There is criticism of bonus payments offered to landowners who sign up quickly to allow a controversial gas pipeline across their properties.
The pipeline would cut through 16 miles of the beacons' park
The National Grid has offered the money to landowners in Brecon who agree within six weeks that the gas supply could cross their land.
One landowner, offered £1,000 more if he signs up soon, said farmers were feeling "pressured" into signing up.
National Grid said the compensation offer was a nationally agreed formula.
The utility firm wants the 115-mile pipeline to carry natural gas from two liquefied natural gas (LNG) terminals currently under construction at Milford Haven.
LNG will come into the port in tankers and be re-gasified at the terminals before entering the pipeline network.
The proposed pipeline carrying the gas will run from Felindre, near Swansea, to Tirley, between Newent and Tewkesbury in Gloucestershire, cutting through 16 miles of the Brecon Beacons National Park and the Wye Valley.
The proposal is still some way off being approved or rejected by the Department of Trade and Industry (DTI), and the Brecon Beacons National Park Authority is among opponents, saying the pipeline could damage the local economy and environment.
Meanwhile the National Grid is hosting a series of meetings with landowners, farmers and tenant farmers in the area who could be affected.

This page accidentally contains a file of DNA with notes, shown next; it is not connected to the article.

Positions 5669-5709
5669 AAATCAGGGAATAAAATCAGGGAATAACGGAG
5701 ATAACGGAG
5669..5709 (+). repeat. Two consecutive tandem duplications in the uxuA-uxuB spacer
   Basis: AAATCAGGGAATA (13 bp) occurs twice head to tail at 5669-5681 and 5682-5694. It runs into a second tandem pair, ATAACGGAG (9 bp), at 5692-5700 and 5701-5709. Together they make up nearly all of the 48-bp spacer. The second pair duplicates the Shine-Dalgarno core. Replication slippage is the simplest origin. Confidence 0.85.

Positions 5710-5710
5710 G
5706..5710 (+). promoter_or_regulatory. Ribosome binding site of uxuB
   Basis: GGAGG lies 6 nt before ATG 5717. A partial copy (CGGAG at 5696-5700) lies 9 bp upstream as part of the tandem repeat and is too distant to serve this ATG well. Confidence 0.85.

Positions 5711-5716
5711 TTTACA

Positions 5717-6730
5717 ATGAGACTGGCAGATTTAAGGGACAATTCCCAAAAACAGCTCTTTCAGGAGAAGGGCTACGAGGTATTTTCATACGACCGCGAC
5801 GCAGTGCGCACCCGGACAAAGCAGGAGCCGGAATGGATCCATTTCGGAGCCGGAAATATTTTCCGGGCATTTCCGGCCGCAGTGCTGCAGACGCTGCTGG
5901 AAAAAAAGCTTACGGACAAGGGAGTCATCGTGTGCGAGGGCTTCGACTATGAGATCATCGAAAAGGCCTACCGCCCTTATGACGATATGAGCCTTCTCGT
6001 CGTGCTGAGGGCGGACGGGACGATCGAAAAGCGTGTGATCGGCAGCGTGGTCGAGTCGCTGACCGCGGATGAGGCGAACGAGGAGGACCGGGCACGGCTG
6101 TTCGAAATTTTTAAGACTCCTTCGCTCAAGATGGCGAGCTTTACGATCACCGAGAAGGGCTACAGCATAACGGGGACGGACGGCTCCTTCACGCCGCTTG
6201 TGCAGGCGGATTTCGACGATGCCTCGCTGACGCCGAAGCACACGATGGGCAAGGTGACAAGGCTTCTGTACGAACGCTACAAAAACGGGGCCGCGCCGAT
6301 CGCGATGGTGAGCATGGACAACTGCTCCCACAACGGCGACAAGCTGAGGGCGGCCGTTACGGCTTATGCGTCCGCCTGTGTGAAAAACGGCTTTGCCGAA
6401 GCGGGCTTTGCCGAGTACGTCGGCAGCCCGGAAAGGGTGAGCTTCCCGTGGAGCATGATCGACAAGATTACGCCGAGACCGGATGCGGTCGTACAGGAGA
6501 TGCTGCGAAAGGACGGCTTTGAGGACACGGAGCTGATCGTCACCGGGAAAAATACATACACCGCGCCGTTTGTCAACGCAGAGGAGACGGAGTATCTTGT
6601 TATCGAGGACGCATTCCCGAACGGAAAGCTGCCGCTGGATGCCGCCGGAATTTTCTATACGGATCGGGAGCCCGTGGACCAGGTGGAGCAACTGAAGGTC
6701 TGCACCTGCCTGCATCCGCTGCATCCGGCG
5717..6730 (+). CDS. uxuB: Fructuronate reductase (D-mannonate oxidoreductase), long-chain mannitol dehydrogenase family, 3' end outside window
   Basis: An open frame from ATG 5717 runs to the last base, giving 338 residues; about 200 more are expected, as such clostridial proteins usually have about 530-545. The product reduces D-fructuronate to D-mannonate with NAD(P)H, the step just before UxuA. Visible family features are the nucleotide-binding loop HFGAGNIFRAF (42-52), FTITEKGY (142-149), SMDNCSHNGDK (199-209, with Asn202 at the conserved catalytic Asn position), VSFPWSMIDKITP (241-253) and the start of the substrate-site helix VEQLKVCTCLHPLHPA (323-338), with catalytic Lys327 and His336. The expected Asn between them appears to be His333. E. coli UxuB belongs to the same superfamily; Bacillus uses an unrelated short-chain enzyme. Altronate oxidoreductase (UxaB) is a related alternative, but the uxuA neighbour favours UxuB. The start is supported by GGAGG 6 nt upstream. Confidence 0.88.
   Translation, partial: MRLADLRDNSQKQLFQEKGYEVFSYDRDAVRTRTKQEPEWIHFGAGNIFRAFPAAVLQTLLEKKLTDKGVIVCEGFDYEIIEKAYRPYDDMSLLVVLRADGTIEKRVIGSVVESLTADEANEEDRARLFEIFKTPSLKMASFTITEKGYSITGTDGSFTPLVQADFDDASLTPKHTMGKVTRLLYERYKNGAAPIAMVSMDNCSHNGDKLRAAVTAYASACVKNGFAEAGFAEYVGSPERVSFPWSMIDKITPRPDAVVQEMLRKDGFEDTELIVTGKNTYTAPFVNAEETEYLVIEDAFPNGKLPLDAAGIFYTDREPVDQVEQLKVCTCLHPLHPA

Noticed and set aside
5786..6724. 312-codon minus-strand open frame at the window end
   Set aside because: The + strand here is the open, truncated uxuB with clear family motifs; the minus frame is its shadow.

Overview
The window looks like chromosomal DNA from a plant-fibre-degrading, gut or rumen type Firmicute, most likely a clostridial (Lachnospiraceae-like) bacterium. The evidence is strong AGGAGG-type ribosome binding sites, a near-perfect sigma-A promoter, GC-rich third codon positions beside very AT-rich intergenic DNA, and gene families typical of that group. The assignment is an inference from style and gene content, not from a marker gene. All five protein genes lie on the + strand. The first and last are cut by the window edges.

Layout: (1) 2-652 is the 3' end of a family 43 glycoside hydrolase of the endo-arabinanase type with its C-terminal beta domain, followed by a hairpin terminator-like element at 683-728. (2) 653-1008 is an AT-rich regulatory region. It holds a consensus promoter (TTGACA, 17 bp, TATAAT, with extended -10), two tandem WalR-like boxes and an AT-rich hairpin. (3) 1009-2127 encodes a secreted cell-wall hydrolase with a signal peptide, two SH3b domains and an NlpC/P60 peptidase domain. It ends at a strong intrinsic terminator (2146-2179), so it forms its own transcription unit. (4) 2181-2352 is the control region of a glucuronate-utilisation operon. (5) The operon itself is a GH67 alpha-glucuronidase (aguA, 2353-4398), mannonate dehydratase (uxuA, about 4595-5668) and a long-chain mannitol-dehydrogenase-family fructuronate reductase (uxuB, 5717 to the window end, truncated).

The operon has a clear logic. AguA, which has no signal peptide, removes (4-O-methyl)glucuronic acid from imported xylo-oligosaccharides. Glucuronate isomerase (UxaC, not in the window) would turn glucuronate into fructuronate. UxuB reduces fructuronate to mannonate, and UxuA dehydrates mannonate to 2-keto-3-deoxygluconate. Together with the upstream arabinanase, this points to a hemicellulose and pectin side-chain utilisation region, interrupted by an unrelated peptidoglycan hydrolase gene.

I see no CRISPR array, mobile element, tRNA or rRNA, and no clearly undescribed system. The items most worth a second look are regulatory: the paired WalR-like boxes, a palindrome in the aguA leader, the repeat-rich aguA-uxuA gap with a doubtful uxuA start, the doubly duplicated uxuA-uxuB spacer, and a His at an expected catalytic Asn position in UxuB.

National Grid is holding meetings about the beacons' route
A final consultation meeting is on 18 January, and landowners who agree to the compensation offer within six weeks of that will earn an additional payment.
Landowner Gavin Hogg, who runs the Green Man Mountain Boarding Centre near Brecon, was offered £1,000 more if he signs within six weeks.
But he told the BBC News website the offer made it appear the plan was a "done deal".
He said: "You have to read well into the document to get to a small paragraph saying that it's subject to consent. The documentation that appears on your desk makes it seem a fait accompli."
"It just seems to me that a whole lot of questions needed to be answered before the company reached this stage."
A spokeswoman for National Grid said the bonus offer was part of UK-wide scheme which had been in place for 35 years.
She said: "It's extremely important to talk in the very early stages to the landowners and tenants whose land we will be crossing.
"The last thing we want is for the landowners and tenants to lose out. We would urge them all to employ a land agent."
National Grid must complete a year-long environmental impact study this summer before it can approach the DTI about the proposed pipeline, which it says would be buried 1.2 metres underground.
Once complete, the pipeline will transport around 20% of gas needed to meet UK consumption.
The Brecon Beacons National Park Authority, which opposes the scheme, has also been made a compensation offer which authority members will consider next week.
A spokeswoman said: "We can confirm that we have received a contract to purchase land for the proposed gas pipeline that runs through the national park, and we are still in discussions with National Grid."